"Is wayland replacing the X server?
It could replace X as the native Linux graphics server, but I’m sure X will always be there on the side. I imagine that Wayland and X will coexist in two ways on a Linux desktop: Wayland is a graphics multiplexer for a number of X servers. Linux today typically only uses one X server for GDM and the user session, but we’ll probably see that move to a dedicated GDM X server, an X server for user sessions (spawning more on the fly as more users log in) and maybe a dedicated screensaver/unlock X server. Right now we rely on VT switching to move between X servers, and it’s horrible. We have no control over what the transitions look like and the VT ioctls are pretty bad. Wayland provides a solution here, in that it can host several X servers as they push their root window to Wayland as surfaces. The compositor in this case will be a dedicated session switcher that will cross-fade between X servers or spin them on a cube.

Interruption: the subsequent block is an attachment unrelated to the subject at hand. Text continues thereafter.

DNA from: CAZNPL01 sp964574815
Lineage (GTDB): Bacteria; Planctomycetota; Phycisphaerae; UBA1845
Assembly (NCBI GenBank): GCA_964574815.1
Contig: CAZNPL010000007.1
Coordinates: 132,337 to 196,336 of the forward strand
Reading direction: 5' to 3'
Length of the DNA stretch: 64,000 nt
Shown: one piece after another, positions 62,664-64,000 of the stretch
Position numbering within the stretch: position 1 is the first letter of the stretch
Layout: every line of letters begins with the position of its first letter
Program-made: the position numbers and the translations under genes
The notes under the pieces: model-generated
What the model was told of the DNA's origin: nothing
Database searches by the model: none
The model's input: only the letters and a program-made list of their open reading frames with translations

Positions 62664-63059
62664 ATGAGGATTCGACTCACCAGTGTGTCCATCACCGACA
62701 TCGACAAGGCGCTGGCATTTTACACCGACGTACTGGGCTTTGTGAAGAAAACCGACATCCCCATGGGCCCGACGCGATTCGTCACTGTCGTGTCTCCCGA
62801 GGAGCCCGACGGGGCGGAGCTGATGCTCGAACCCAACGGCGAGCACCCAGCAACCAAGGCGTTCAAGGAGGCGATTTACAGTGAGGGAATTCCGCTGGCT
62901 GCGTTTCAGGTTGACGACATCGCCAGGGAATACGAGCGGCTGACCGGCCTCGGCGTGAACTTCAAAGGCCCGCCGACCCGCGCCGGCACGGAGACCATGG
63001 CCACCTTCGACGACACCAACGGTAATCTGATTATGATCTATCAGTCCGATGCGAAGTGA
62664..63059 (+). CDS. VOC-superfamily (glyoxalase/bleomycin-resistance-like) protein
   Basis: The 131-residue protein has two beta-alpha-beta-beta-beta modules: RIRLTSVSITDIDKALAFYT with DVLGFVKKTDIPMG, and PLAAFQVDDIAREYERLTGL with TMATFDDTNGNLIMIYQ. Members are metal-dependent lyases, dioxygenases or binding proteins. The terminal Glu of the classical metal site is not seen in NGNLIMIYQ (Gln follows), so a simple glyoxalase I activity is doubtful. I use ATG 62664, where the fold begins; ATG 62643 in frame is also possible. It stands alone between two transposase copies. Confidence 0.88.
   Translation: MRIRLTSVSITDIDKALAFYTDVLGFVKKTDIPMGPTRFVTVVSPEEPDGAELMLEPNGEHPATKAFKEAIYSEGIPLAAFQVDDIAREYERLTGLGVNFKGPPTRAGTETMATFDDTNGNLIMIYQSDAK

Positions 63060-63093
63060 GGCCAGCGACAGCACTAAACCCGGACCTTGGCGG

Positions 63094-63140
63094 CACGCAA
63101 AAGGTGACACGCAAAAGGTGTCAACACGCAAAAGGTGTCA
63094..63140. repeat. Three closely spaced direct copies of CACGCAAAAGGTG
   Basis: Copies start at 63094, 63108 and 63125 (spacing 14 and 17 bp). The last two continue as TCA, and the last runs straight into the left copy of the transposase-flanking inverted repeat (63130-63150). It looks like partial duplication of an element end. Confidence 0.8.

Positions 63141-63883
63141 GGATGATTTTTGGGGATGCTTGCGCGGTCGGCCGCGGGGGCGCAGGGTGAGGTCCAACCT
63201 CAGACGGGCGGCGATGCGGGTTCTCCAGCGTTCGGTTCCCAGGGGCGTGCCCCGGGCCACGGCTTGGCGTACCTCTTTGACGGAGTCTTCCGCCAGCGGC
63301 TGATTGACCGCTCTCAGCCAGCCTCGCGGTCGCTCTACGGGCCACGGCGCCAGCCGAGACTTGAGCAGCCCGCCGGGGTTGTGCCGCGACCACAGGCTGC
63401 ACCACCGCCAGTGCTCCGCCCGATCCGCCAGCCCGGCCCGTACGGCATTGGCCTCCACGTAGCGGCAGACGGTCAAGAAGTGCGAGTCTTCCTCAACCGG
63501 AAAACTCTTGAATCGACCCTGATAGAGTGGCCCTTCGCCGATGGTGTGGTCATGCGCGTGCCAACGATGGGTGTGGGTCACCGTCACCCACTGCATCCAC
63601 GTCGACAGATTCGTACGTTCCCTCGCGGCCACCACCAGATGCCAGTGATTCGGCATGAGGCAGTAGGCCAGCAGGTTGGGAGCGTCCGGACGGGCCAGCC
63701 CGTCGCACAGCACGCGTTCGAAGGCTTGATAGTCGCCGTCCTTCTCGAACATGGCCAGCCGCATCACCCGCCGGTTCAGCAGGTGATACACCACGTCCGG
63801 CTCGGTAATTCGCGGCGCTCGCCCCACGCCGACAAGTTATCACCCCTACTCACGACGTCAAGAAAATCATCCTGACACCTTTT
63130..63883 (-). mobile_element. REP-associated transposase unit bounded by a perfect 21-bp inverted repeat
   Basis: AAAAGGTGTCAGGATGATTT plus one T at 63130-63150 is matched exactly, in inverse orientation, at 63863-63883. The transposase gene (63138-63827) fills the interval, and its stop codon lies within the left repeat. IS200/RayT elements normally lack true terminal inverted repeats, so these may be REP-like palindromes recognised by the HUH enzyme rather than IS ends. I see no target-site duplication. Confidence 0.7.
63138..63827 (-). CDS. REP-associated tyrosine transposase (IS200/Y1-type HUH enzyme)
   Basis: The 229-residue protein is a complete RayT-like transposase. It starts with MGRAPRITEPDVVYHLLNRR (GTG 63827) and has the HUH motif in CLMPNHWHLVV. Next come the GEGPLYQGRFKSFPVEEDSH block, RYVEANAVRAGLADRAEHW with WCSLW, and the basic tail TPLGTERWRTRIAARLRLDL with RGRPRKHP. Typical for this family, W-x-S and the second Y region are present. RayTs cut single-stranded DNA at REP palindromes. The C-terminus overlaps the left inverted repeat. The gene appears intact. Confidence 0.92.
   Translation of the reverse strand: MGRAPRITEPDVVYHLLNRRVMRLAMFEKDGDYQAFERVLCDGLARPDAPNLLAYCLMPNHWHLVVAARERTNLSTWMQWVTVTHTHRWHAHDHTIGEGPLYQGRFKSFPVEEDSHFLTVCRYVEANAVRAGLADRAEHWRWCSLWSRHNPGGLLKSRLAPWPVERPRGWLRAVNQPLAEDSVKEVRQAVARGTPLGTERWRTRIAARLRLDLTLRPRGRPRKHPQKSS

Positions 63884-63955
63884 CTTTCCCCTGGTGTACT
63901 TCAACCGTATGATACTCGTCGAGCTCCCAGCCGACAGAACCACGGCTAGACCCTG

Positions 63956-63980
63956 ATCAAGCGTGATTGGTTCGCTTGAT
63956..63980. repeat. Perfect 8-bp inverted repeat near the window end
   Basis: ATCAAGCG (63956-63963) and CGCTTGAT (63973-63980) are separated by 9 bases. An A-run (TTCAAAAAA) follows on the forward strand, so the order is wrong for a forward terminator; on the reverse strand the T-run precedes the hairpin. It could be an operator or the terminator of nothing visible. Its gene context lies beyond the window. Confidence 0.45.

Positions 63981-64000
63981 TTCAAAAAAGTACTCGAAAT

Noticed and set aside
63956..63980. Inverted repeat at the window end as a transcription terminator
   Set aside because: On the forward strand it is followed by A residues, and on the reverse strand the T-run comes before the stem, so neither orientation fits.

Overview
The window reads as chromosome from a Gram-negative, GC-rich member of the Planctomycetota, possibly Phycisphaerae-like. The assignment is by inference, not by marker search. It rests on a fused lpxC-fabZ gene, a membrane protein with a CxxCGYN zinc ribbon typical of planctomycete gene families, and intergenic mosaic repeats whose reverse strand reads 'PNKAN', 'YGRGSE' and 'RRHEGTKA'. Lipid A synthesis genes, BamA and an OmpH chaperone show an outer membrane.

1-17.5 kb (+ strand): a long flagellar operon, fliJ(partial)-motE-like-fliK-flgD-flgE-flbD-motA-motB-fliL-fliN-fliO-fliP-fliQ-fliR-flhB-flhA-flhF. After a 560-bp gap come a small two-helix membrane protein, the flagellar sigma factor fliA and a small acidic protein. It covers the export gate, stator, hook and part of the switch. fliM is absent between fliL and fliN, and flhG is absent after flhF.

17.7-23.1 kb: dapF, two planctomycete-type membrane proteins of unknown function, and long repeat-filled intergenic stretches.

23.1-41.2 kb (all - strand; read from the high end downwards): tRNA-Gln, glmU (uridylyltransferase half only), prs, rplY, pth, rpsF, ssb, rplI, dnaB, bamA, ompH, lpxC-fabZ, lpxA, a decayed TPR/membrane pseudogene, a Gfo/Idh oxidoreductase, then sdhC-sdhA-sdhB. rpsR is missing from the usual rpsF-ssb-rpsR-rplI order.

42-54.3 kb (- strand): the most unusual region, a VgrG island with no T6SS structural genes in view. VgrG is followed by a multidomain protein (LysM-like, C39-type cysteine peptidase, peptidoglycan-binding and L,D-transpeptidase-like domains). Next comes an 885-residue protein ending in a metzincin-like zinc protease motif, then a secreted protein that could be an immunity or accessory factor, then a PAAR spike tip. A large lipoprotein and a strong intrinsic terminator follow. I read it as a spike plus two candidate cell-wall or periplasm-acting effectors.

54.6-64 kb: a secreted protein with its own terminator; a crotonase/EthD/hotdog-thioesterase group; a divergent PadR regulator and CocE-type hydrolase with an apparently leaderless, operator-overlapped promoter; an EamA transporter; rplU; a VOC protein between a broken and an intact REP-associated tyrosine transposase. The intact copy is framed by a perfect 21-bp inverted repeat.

Further down the road we run a user session natively under Wayland with clients written for Wayland. There will still (always) be X applications to run, but we now run these under a root-less X server that is itself a client of the Wayland server. This will inject the X windows into the Wayland session as native looking clients. The session Wayland server can run as a nested Wayland server under the system Wayland server described above, maybe even side by side with X sessions. There’s a number of intermediate steps, such as running the GNOME screen saver as a native wayland client, for example, or running a composited X desktop, where the compositor is a Wayland client, pushing the composited desktop to Wayland. "